Male And Female Trauma Narratives: Differences And Similarities
Simmons, Catherine A.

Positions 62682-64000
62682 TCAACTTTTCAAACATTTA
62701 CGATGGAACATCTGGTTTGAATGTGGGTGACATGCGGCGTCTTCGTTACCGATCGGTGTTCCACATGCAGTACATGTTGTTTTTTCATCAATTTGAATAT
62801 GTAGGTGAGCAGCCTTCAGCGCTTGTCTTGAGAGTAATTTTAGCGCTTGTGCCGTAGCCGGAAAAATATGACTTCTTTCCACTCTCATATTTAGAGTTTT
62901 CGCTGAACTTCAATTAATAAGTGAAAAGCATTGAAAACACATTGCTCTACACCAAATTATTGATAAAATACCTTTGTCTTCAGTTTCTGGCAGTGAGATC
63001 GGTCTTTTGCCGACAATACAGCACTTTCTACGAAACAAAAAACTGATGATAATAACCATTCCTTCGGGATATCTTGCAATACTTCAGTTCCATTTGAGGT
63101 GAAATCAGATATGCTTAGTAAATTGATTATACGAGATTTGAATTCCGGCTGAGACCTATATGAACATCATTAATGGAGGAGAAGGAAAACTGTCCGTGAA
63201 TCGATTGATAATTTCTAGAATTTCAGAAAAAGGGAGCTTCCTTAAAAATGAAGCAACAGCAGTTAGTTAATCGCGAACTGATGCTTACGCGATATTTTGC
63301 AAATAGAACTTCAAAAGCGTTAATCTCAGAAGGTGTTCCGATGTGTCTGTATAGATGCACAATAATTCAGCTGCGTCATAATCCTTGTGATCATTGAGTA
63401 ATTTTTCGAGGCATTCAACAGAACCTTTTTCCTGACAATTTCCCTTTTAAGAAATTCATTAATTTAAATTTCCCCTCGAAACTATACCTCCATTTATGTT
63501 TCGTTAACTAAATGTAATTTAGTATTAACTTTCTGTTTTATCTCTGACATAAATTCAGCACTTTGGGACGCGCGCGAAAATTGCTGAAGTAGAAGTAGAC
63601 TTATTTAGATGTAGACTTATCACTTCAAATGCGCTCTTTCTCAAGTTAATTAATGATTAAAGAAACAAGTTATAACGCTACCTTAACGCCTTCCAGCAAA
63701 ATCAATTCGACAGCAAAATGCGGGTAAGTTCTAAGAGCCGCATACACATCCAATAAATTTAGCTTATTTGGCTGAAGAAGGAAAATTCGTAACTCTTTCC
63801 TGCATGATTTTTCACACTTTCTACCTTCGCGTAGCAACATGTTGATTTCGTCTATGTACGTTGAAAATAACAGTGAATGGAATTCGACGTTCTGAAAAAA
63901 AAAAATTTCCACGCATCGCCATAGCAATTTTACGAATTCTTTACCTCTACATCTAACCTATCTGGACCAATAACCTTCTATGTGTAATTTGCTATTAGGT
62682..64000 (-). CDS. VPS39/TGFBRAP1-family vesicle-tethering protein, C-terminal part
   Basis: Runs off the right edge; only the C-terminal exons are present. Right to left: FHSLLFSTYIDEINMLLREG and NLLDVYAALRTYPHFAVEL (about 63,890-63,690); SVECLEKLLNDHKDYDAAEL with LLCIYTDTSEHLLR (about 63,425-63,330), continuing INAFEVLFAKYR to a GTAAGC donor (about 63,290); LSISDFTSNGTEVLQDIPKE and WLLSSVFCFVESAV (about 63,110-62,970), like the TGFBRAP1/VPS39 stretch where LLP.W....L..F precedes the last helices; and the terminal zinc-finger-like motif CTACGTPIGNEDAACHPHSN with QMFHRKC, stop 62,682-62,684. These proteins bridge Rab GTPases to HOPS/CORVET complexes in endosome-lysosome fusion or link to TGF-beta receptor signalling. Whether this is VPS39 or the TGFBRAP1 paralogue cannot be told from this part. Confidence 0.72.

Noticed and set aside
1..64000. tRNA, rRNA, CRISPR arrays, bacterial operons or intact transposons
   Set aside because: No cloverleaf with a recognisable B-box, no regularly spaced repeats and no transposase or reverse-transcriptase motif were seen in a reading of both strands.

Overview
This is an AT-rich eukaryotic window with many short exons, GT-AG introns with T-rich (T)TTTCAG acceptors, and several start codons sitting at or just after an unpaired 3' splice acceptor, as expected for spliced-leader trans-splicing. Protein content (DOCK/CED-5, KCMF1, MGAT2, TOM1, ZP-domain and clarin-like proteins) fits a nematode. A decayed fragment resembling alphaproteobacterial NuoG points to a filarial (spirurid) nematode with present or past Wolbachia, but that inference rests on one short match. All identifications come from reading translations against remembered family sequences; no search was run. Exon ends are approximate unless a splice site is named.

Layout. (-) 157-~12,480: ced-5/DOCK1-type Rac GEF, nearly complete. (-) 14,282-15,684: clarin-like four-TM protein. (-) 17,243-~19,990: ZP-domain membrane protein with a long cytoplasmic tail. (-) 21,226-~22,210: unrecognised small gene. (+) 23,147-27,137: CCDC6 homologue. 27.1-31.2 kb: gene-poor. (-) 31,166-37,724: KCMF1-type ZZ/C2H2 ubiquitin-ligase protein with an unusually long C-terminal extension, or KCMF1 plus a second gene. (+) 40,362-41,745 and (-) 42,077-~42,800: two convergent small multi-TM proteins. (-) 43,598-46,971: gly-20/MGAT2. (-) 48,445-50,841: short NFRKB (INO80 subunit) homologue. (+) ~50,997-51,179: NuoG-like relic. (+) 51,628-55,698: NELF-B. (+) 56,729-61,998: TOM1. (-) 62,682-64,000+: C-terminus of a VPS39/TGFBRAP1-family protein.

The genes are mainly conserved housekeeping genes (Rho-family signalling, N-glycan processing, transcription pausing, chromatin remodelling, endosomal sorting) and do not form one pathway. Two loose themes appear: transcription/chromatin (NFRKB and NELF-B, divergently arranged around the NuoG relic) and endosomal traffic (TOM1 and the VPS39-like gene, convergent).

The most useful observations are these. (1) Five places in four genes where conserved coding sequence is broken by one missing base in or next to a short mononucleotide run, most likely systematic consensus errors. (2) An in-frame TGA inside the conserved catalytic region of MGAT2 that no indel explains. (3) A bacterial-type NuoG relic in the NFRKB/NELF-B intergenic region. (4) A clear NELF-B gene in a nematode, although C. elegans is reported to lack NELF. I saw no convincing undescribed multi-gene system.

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To help understand why women are at greater risk for developing posttraumatic stress disorder than men, this dissertation qualitatively explores a conceptual model that incorporates key components of Cognitive-Behavioral theories within the context of social experiences specific to the respective genders. Specifically, this study uses a grounded theory method to explore gender differences in relation to the cognitive factors (a) appraisal of trauma and (b) appraisal of actions during event as well as the social factors (a) social roles and (b) perception of societal expectations of 28 violent crime survivors purposefully selected to ensure similarity in type of crime, ethnicity, age, relationship to assailant, and marital status. Findings of this qualitative exploratory study uncover differences in the way men and women appraise their experience and their actions during that experience. Most of the men deny the event was traumatic and explain their actions using powerful terms while most of the women openly admit the event was traumatic and explain their actions using powerless terns. Additionally, differences are found in the roles men and women have within their family, at work and, with their friends and the expectations they have for themselves and perceive from others. Implications for practice and future research are also explored.